Thursday, October 13, 2005

Margaret Cavendish

“The Blazing World” which Cavendish described was interesting. Her characters and their functions were unusual. For example, when she described the list of the people of that world “…Some were bear-men, some worm-men, some fish or mer-men, otherwise called sirens, some bird-men, some fly-men, some ant-men…” (Cavendish, excerpt 15). As a new Empress of the Blazing World she attempted to arrange the world for the better based on what she knew about the real world she had lived in. Although she could claim to have some ability to do this, it seemed apparent that some of the actions were arbitrary and despite her subjects praise, lacked any important or lasting outcome. The purpose of her writing became more unclear as she moved between the Blazing World and her natural world. Cavendish became even more confusing when she entered the mind of the Duke following the Duchess; “And then the Duke had threw souls in one body” (Cavendish, 32). Overall, I was dissatisfied that there did not seem to be any significant outcome of her writing after leading the reader on such a fanciful journey.

The liberating language that Cavendish used for women in “Female Orations” grabbed my attention. I thought it was interesting how each orator responded to the former orator as each presented their argument concerning the state of women. This was an effective conversation that outlined several perspectives. Cavendish brought some balance to the severe criticism of men. For example, one orator pointed out that men that ‘admire’ women should not be regarded negatively; “but we have no reason to speak against men, who are our admirers and lovers;” (Cavendish, section III). She indicated the importance of men and that it is natural for women to “…love men, praise men, and pray for men; for without men, we should be the most miserable creatures that Nature hath made or could make” (Cavendish, section III). Also, placing full blame on men or ‘Nature’ does little to bring resolution or direction in life. I was pleased that she indicated that women should not simply become like men but can live vitally as their own person while cooperating with men and still be “pleasing to God and men” (Cavendish, V).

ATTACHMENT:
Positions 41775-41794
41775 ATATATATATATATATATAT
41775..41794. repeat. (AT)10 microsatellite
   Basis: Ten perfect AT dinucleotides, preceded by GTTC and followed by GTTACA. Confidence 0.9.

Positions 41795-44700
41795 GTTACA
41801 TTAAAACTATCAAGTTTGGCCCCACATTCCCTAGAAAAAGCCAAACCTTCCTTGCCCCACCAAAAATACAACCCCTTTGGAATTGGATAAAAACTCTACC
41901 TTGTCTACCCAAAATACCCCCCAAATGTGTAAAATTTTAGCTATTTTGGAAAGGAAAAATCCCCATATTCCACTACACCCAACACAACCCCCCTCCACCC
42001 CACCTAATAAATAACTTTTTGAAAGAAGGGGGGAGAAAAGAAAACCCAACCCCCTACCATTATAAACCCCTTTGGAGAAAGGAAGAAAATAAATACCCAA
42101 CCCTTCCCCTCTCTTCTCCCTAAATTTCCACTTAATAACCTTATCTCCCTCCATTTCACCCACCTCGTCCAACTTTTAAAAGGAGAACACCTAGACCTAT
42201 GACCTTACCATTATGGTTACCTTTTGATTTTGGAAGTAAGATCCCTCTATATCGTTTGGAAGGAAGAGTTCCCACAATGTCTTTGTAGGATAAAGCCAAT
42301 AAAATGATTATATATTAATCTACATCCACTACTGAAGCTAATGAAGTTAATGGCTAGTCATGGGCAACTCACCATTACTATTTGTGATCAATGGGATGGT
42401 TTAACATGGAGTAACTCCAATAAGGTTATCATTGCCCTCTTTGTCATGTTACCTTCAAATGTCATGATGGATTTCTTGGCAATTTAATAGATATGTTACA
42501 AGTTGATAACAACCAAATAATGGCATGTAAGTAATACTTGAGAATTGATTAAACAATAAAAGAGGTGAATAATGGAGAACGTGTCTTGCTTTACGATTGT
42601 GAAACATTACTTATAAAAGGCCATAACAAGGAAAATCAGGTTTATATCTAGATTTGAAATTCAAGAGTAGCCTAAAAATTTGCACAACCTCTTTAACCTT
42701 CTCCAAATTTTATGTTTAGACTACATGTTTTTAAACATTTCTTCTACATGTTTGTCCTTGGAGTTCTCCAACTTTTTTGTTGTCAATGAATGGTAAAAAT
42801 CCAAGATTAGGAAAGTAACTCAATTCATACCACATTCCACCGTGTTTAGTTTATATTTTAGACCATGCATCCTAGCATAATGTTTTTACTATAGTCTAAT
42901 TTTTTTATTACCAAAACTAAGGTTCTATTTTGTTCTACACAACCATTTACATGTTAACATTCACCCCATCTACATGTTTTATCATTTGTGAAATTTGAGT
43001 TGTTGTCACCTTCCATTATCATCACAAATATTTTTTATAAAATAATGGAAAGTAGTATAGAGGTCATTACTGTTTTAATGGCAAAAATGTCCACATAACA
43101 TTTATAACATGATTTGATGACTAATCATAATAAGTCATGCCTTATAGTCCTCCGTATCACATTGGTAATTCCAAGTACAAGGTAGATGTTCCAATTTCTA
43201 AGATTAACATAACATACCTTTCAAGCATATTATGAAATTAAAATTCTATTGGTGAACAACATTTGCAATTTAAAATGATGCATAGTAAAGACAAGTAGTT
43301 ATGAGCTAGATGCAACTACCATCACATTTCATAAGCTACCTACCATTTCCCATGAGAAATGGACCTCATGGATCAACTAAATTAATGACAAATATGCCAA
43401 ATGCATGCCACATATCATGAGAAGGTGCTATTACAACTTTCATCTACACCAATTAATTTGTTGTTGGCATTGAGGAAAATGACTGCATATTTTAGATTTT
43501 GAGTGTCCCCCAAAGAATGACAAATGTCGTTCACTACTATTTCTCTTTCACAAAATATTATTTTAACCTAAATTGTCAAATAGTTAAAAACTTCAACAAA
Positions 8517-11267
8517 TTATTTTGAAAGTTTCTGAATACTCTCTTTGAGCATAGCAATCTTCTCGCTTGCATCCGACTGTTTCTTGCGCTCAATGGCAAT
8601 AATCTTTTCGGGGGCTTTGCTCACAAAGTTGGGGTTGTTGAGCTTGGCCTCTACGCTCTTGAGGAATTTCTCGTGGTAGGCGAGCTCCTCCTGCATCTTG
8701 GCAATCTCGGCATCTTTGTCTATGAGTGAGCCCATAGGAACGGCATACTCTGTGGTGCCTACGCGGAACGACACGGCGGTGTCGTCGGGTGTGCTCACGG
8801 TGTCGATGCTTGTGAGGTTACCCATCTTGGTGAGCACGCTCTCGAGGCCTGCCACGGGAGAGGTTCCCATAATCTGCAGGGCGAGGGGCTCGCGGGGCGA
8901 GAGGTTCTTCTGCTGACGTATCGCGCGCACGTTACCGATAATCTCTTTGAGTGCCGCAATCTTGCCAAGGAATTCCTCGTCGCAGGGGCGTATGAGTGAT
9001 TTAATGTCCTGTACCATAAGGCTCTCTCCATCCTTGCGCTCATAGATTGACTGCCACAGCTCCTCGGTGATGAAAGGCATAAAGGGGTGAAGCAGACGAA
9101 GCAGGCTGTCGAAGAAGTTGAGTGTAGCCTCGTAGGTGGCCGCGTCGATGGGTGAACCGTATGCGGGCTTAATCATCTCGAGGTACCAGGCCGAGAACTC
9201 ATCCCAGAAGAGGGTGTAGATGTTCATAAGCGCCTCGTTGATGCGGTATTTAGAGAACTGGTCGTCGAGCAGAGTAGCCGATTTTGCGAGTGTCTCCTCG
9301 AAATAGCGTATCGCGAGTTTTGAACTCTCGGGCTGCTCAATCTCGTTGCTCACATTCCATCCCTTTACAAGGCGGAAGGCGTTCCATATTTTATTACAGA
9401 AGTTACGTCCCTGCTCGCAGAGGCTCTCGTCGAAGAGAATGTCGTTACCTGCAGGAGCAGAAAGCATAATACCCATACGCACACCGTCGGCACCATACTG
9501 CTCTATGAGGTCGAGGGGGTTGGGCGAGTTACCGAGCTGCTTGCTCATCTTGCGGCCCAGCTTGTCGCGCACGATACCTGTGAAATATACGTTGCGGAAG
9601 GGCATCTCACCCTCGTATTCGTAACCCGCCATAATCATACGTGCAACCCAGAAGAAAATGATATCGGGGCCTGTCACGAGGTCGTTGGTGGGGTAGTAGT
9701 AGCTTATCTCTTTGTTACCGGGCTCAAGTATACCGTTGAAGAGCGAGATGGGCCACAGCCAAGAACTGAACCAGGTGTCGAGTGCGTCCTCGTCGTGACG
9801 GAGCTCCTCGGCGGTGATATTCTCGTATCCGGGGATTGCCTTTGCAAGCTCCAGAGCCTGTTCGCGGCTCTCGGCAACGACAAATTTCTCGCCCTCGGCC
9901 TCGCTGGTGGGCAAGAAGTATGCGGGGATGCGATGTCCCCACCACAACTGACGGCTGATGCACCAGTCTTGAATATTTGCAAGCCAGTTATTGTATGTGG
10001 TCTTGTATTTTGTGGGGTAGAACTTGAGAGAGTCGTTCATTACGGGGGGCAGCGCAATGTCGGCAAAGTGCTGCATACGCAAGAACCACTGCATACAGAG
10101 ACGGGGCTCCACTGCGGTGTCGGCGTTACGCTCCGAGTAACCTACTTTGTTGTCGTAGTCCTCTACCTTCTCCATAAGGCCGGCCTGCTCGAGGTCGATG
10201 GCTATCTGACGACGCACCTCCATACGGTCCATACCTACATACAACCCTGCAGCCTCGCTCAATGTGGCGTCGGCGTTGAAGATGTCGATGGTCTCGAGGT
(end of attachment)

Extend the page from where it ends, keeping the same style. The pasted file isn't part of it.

The comparisons that Cavendish discussed in “Nature’s Cook” were a bit disgusting. This was especially true when she described food and awful diseases in relation to one and another. Her descriptions about body parts, ulcers, ‘gravie’, pox, chops and flesh made the poem very graphic. To some extent, this could be seen as a form of ‘black humour.’ Cavendish’ descriptions about death were exaggerated and emphasized the hopelessness and suffering that could be part of the lives of some of her readers. I found this depressing and do not agree with her overwhelmingly negative descriptions of the human condition and death.


Blogger Miriam Jones said...

Janet, not related to Cavendish: I posted your project on Wollstonecraft on the course page, but one file seems to have been corrupted. Could you have a look and maybe send me another copy?

Re. Blazing World: yes, we didn't really talk about this in class, but Cavendish more or less admitted at the end that the whole thing was a fantasy world for her own enjoyment.

Re. the orations: you have picked up on a real distinction between the proto-feminism of Cavendish's day, and current thought.

Re. the poem: you know, I don't even know that she felt any humour, black or otherwise. Perhaps I am unfair, but I have always imagined her as fairly humourless.

7:20 PM


Post a Comment

<< Home